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Power Steering and Clutch Operation


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I installed power steering on my 1963 Studebaker Avanti. Afterwards, the clutch pedal would hang up and the clutch would not release when making a sharp left turn. On the lift, you could see that the control valve actually bumped into the lever on the clutch linkage when the steering wheel was turned hard left. Apparently, when the new steering bell crank associated with the power steering ram was installed, the right and left tie rods were switched. And this changed the toe in.

In a Studebaker, the toe-in is adjusted by positioning the left (driver's side) wheel straight ahead on the high spot and then adjusting the right wheel to the correct toe-in. With proper alignment, the control valve will no longer press into the clutch linkage.  And, if you are lucky, you can find an alignment shop that welcomes you to step under the car and show the technician how to adjustment the caster and camber. 

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The reach rod is adjustable on the control valve to the belcrank. If that is off, or the Pittman arm (with the control valve assy.) Installed without the steering box centered on the 1/2 travel high spot, it will travel too far one direction.  I think that is what happened. If you look very carefully, there is an alignment mark on both the Pittman arm, and the splined shaft of the steering box. Line up the marks with the box at the 1/2 travel and you should be good to go.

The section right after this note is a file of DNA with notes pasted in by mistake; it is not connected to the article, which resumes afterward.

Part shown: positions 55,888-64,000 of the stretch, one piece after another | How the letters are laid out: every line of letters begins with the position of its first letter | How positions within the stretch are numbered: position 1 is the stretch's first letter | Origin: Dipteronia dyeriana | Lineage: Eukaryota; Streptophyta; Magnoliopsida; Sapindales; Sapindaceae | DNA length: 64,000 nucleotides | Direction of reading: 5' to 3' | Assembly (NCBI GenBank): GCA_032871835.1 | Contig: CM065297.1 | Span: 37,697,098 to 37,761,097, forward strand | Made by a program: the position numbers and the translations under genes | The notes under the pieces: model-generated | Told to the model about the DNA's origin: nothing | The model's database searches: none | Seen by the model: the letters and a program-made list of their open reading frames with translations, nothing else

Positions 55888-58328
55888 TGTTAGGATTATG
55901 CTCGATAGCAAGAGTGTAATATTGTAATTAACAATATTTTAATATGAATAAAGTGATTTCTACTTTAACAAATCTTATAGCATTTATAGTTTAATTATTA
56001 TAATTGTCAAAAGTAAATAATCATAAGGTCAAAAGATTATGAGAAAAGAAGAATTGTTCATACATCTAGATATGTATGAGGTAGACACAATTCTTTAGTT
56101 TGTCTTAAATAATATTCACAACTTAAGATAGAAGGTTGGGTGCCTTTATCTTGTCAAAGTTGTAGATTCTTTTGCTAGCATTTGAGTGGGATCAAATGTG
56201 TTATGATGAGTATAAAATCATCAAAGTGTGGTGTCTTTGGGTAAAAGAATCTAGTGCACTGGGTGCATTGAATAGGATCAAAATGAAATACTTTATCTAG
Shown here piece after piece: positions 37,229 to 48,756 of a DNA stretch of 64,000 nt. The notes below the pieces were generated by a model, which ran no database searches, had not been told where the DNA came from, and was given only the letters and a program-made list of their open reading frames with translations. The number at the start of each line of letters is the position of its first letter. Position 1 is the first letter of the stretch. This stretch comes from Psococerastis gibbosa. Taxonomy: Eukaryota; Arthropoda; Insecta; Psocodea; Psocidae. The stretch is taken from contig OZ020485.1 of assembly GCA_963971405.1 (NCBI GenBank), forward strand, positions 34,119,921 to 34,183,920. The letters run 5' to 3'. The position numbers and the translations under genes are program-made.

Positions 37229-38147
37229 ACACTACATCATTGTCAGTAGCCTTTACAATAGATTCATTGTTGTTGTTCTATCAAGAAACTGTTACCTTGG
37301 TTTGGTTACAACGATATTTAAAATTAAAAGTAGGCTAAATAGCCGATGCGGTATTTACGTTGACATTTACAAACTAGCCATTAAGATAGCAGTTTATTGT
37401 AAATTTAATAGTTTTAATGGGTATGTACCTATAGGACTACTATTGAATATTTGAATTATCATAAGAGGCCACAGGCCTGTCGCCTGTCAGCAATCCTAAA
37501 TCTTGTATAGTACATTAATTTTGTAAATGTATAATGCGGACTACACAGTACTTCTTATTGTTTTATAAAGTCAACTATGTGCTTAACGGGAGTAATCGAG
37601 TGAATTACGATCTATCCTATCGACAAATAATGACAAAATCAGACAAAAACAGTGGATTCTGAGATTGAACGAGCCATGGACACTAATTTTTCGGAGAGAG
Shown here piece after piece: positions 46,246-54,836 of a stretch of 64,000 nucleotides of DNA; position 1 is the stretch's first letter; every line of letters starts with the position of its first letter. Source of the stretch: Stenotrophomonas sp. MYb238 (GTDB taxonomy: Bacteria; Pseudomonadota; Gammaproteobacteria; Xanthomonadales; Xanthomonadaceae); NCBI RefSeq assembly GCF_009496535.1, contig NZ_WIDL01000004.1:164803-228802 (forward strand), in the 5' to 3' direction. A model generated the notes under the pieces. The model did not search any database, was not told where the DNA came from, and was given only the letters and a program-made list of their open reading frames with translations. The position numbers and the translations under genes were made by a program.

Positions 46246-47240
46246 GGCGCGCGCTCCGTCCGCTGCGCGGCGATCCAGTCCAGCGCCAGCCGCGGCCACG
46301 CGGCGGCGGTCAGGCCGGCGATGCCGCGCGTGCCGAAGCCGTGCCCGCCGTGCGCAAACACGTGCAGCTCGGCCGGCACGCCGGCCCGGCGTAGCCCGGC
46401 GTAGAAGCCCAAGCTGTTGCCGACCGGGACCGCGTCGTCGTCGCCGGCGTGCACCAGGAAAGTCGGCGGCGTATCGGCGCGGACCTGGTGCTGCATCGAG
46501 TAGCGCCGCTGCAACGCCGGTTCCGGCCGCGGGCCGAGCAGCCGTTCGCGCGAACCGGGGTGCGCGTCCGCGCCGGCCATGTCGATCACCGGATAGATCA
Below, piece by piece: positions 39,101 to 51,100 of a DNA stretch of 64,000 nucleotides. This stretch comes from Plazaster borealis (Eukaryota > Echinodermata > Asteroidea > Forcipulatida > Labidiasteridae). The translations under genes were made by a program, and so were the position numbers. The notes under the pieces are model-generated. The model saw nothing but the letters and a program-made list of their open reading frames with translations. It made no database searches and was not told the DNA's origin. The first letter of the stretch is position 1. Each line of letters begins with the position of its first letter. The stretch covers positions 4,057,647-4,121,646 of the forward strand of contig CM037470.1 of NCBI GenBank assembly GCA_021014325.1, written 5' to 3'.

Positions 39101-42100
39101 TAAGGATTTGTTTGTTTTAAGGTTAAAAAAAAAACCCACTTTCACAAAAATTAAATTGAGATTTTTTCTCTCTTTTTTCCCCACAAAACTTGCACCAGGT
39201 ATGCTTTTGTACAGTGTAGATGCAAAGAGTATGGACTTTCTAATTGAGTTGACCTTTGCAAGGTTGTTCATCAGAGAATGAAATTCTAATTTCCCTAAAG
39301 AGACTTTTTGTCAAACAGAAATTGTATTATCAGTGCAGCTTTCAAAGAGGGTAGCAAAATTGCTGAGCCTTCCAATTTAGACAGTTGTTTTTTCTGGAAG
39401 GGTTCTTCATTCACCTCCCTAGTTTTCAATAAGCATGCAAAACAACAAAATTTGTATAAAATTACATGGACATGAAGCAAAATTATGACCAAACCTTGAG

Edited by brad
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Brad, thanks for your comments. The items you mentioned would cause this problem. When the power steering components were installed, the Pittman arm was lined up with the mark on the splined shaft of the steering box. I did my best to adjust the length of the power steering reach rod to match the original reach rod. Maybe I was off a turn or so.

When I backed the car out of the garage the first time after the power steering was installed and the clutch hung up, I didn't know what was going on so I had the car transported to an automotive shop. When we found out that the control valve was bumping into the clutch lever on tight left turns the car went to an alignment shop. The technician had to turn the steering wheel slightly, about 15 degrees to the right, to hit the 1/2 travel high spot and that did the trick.

Tolerances are pretty tight down there around the power steering control valve. The engine has R3 exhaust headers which cramps the space; exhaust and starter had to be pulled to install the Pitman arm.  When all this went together, I replaced the original starter with a NOS one because I didn't want to have to fight the battle again.

 

Edited by wwundt
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